These interactive tech programs can even enhance the student experience by providing direct and immediate feedback to a classroom full of children simultaneously, providing customized direction and assistance on a scale no individual teacher could ever match. Far from disenfranchising teachers, technology can improve classroom efficiency and make life easier for both the teachers and their students.
About the author: Melissa Crossman earned her Master of Education while living and working in the Indianapolis area. She blogs on behalf of

Sunday, April 29, 2012

Your Voice On High-Stakes Testing Is Needed

You can make a difference in changing high-stakes testing. Read the National Resolution on High-Stakes Testing and click on the individual button to sign.

Additional articles to support the resolution:

“I think if you talk to any parent, educator, student and now you have fiscal administrators speaking out all across the state, saying that we’ve gone way too far. We’re spending 45 days out of the school year preparing for benchmarks, drilling, and the whole thing, for the test,” resident Mike Corwin said during citizen’s communication. “I think there is a broad consensus that has come together to say we’ve overstepped on this issue.”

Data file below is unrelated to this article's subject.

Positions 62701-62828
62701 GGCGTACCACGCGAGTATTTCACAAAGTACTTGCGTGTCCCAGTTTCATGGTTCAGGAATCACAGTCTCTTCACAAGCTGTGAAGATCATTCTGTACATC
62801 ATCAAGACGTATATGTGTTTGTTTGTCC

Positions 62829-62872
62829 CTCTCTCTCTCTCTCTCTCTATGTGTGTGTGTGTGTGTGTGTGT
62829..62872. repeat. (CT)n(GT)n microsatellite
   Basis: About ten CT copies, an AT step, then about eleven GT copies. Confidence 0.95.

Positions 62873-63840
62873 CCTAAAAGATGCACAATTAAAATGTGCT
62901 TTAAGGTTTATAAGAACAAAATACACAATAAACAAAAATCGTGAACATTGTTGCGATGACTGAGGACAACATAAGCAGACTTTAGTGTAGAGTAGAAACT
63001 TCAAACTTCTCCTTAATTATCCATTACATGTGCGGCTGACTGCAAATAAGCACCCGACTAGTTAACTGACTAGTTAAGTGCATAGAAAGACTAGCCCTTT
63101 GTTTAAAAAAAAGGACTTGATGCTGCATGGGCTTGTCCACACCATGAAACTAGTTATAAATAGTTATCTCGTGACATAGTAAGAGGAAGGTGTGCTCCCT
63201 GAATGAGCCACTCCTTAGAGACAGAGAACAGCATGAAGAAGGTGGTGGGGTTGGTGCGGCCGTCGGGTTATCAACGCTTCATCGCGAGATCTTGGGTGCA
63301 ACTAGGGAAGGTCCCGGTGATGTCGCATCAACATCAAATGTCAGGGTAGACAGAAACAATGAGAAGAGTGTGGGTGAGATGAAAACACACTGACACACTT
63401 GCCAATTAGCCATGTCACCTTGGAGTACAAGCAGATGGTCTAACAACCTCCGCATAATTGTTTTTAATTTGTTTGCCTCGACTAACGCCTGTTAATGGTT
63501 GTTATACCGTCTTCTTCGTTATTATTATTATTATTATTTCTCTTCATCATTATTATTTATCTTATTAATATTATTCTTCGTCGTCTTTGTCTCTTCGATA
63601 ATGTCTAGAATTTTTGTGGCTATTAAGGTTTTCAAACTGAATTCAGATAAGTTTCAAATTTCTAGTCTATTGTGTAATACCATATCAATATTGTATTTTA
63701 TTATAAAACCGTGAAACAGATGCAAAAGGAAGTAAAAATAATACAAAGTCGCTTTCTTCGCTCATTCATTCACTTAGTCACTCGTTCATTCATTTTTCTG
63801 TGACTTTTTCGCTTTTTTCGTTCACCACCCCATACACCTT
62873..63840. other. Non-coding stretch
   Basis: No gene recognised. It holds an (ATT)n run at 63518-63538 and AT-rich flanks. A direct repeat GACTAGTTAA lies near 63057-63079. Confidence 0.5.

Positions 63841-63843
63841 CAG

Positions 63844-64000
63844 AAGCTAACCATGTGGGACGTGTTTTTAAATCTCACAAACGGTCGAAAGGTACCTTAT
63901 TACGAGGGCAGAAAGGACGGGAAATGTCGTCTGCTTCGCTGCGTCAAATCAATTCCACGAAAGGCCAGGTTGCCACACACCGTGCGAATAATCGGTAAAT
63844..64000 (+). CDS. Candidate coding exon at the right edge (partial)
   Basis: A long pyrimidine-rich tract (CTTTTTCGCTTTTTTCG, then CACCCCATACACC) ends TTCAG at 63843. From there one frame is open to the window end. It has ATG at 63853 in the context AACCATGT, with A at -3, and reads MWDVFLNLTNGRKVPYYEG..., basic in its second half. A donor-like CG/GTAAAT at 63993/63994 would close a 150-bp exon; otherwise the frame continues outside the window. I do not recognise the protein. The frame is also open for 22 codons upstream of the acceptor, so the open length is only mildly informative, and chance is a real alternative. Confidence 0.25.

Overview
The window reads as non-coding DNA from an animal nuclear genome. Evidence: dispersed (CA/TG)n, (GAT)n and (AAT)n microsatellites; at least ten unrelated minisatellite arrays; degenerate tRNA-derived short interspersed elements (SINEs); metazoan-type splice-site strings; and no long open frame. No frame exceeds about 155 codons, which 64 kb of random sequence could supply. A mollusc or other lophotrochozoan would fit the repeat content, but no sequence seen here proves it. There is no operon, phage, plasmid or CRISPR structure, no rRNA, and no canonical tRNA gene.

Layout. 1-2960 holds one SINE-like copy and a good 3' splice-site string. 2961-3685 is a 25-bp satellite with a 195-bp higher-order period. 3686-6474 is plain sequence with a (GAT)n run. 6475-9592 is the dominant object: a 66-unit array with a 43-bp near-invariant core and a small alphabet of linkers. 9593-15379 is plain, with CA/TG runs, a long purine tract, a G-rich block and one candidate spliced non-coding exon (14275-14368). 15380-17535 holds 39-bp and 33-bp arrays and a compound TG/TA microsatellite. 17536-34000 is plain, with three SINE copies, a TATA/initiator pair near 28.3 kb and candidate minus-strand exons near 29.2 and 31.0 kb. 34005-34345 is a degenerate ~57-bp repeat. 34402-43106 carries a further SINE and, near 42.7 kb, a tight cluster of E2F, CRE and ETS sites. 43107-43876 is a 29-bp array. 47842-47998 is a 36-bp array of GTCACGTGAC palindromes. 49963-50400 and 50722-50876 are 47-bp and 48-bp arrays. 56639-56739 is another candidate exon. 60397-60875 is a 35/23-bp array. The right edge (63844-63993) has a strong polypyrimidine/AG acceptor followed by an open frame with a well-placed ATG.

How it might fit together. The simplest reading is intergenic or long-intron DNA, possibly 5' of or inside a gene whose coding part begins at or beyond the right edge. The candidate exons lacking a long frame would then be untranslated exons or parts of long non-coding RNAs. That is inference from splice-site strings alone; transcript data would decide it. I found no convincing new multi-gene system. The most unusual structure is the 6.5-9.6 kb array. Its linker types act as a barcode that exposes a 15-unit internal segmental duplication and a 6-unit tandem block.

The authors conclude that there is no convincing evidence that the pressure
associated with high-stakes testing leads to any important benefits for students’
achievement.  They call for a moratorium on policies that force the public education
system to rely on high-stakes testing. 

In earlier posts, I have advocated banning high-stakes testing as a means of making significant decisions about student performance (achievement in a course, passing a course—end-of-year-tests, being promoted, and graduating from high school).  I suggested this because the research evidence does not support continuing the practice in American schools.

Do you have a comment on this testing mania our students are enduring?

Thursday, April 19, 2012

Mobile Learning

Lisa Johnson and Yolanda Barker (NEISD San Antonio Texas) visit with Kathy Burdick (Director of Development for Learning A-Z) about Mobile Learning. Kathy shares her passion for learning and how to connect with students. They also share valuable information on educational apps. I promise you this blogtalkradio session will get you excited about mobile learning and the use of apps in the classroom. Check out Kathy Burdick at Mobile iEducator and Lisa & Yolanda at Techchef4u